The Life Outdoors
The outdoor enthusiast needs a rugged smartwatch that's waterproof and durable. Key features include powerful battery life, GPS, mapping, compass, and weather alerts.
The Cell Phone Replacement
Certain smartwatches are now able to take calls and send and receive messages independently from your phone. Perfect for those occasions when a bulky smartwatch is an inconvenience but you need to stay connected to the world.
Smartwatches aren't truly standalone devices (in most cases) and you'll want to pair your watch with your phone to use certain features. Things like notifications, music, calls and messages, and detailed fitness tracking statistics are usually (but not always) accessed via a Bluetooth or WiFi connection with your phone.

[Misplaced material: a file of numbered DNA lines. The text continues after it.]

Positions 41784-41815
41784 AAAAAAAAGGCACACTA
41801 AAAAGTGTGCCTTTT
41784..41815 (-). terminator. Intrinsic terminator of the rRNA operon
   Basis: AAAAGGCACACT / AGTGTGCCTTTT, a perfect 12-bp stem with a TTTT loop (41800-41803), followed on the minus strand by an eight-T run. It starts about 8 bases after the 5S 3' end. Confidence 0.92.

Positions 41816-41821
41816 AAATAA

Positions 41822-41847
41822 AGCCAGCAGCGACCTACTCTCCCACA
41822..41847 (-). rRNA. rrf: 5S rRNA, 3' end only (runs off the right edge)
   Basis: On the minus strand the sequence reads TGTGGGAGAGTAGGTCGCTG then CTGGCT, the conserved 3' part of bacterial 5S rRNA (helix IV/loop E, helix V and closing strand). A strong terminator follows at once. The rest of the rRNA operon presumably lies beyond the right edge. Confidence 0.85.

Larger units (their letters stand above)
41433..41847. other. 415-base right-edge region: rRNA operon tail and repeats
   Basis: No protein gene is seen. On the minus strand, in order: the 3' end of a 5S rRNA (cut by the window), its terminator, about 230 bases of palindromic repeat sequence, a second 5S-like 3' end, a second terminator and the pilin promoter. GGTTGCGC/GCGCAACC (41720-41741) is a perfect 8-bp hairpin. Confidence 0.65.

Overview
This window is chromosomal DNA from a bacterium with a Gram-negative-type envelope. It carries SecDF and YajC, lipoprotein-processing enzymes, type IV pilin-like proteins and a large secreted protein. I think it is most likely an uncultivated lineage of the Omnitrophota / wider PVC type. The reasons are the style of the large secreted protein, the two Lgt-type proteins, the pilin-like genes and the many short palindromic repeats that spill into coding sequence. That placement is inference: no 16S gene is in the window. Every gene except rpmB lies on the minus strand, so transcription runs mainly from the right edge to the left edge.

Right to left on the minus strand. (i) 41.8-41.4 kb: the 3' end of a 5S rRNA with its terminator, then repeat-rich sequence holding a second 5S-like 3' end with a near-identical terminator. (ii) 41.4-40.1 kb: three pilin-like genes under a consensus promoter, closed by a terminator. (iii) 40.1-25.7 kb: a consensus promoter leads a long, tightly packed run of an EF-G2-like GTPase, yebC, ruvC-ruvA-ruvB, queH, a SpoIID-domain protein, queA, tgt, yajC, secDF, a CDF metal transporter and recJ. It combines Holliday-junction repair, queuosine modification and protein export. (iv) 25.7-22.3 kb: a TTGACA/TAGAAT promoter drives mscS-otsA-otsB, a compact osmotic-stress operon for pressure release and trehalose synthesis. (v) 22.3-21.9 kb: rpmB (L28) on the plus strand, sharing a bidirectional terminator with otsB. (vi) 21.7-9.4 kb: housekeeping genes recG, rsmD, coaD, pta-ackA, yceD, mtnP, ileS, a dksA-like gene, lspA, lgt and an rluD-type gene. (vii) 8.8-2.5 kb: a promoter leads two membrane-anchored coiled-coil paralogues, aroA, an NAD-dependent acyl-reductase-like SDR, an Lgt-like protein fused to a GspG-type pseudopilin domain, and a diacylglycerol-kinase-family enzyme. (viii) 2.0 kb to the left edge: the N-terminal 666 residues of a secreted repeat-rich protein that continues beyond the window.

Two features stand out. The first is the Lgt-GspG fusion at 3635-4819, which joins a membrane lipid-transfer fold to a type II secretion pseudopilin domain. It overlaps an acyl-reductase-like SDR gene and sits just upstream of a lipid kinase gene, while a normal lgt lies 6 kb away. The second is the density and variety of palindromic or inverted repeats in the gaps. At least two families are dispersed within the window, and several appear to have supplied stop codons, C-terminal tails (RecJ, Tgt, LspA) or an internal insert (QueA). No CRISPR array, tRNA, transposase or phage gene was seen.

Most smartwatches and cellphones work well with each other and compatibility isn't an issue. However, there are some combinations that don't play nicely and it's important that you're aware of these before making an expensive mistake.
Therefore, one of the most important factors affecting which smartwatch you choose is which smartphone you own.
The Apple watch for example doesn't combine well with an Android smartphone. Yes, your watch will still work but you'll be unable to pair it with your phone. In fact, you won't even be able to set-up your standalone LTE Apple Watch without access to an iPhone. In our opinion this situation is just best avoided altogether.
Other popular smartwatch operating systems like Google Wear OS and Samsung Tizen work with both iPhone and Android but compatibility is not 100% with the iPhone.